Sometimes a game comes along that does not meet the expectations of the fans that were anticipating it. With Resident Evil: Operation Raccoon City, fans were expecting an action-packed romp through the final days of the zombie-filled city, but what they got instead ended up disappointing them. Every game deserves its day and every zombie deserves a feast, so I’m here to put a little positivity into the world with my bright side review of Resident Evil: Operation Raccoon City.
Over the years, there have been several attempts from Capcom to relive the glory days of the Resident Evil franchise by returning to the same areas from those earlier games. While the Umbrella Chronicles and Darkside Chronicles games went for a direct approach of retelling those stories from an on-rails shooter perspective, Operation Raccoon City took a route that I usually enjoy more often. It created an all new story that could potentially exist alongside those original games. This is the same technique employed by the first Resident Evil movie, which makes it one of my favorite films based on a video game.
This tactical shooter places you in the shoes of the umbrella team that performs several operations that you didn’t know about in addition to a few you may have seen in some of the previous games. It leads off with one of the big ones and has you infiltrate the lab of William Birkin and cause the incident that spreads the G‑Virus. From there, your travels take you throughout Raccoon City and along the way you get to visit many locations you’ve seen before through the eyes of another character. My favorite part about how this game does this, is that it doesn’t shove it in your face. Almost every time I found myself in a familiar location, with the exception of the police station, there was a sudden moment of clarity. I would, after a few minutes in the area, think “Oh yeah, I’ve been here before. Cool!” sometimes exclaiming such aloud in an empty room.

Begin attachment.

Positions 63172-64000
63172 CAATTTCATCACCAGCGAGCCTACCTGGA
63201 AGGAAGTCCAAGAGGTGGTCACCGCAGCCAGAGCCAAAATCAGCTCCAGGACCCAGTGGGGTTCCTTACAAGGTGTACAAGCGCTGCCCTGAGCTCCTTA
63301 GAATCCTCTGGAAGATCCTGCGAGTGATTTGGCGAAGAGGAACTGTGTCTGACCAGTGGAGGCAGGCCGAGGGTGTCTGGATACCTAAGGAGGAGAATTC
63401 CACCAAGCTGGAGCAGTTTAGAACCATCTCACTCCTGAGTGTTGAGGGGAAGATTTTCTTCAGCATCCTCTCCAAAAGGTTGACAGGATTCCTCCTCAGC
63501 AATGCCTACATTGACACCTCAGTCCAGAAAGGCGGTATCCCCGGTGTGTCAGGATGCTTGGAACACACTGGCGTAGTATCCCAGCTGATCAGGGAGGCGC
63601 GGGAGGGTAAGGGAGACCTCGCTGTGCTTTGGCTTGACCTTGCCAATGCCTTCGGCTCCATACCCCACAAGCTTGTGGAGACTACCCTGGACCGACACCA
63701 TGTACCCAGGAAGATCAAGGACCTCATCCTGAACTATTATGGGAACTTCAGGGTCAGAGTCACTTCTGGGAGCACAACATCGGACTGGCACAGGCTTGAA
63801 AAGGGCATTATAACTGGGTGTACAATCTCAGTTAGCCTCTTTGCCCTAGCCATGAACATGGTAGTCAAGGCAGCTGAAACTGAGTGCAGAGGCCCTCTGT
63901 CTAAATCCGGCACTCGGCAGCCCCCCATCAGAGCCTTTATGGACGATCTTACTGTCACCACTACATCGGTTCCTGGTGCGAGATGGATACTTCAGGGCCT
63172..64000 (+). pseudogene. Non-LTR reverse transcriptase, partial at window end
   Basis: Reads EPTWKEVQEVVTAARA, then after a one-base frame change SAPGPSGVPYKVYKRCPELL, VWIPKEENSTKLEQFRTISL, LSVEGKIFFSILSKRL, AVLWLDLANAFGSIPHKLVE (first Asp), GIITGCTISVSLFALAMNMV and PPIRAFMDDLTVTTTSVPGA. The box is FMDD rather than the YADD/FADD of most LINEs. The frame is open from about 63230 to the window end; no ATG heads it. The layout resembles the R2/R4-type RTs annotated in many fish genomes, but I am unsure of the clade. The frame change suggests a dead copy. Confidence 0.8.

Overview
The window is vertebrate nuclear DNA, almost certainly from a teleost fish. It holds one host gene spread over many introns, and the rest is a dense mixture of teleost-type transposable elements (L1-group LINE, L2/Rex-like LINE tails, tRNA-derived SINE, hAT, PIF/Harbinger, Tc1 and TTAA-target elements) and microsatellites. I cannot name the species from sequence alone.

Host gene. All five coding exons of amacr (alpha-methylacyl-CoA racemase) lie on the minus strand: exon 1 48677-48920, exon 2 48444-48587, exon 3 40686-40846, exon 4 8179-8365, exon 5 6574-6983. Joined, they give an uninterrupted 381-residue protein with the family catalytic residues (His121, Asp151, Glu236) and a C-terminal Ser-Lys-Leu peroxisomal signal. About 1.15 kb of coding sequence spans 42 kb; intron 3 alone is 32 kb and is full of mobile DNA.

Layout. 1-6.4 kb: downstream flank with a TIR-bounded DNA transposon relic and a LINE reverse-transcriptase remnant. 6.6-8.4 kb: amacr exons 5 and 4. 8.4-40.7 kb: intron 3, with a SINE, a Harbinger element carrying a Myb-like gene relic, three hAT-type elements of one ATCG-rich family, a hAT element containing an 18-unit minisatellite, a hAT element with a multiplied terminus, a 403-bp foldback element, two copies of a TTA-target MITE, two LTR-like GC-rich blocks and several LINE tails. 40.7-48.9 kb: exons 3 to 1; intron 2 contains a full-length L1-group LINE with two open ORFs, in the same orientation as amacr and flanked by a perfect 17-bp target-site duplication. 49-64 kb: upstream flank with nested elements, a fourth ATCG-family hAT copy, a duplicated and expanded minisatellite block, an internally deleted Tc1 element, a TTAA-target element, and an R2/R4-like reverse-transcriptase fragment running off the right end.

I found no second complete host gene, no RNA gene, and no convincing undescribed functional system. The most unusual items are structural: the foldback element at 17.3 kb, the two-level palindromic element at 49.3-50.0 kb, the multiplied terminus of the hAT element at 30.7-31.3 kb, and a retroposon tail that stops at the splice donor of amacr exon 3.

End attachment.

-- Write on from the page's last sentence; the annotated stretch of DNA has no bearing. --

One of the things that’s always bothered me in the Resident Evil game series is your playable character’s perplexing immunity to the viruses. With the exception of one close call by Jill in Resident Evil 3, no one ever seems even close to contracting the virus despite several close encounters with the infected. This is something that Operation Raccoon City decided to tackle and did a decent job. If you get attacked enough, or in the right way, by a zombie in this game, you have a limited amount of time until you turn into one of the living dead and have to be offed by one of your compatriots. This turn of events can be reversed by finding and using some of the anti-virus spread about the city. Capcom did a fine job of finally addressing this issue here and increasing the challenge of taking on the undead. I always just assumed that the cure for the t‑virus was a fern.
The famous saying “If you don’t have anything good to say, don’t say anything at all.” proves that while many moaned about the quality of this game and shambled towards another game, I do still have some positive things to say about it. Resident Evil: Operation Raccoon City made some bold decisions, implemented some interesting mechanics and took us back to some classic locales. While it may not be a perfect game, if you look on the bright side, you may find you had more fun than you thought.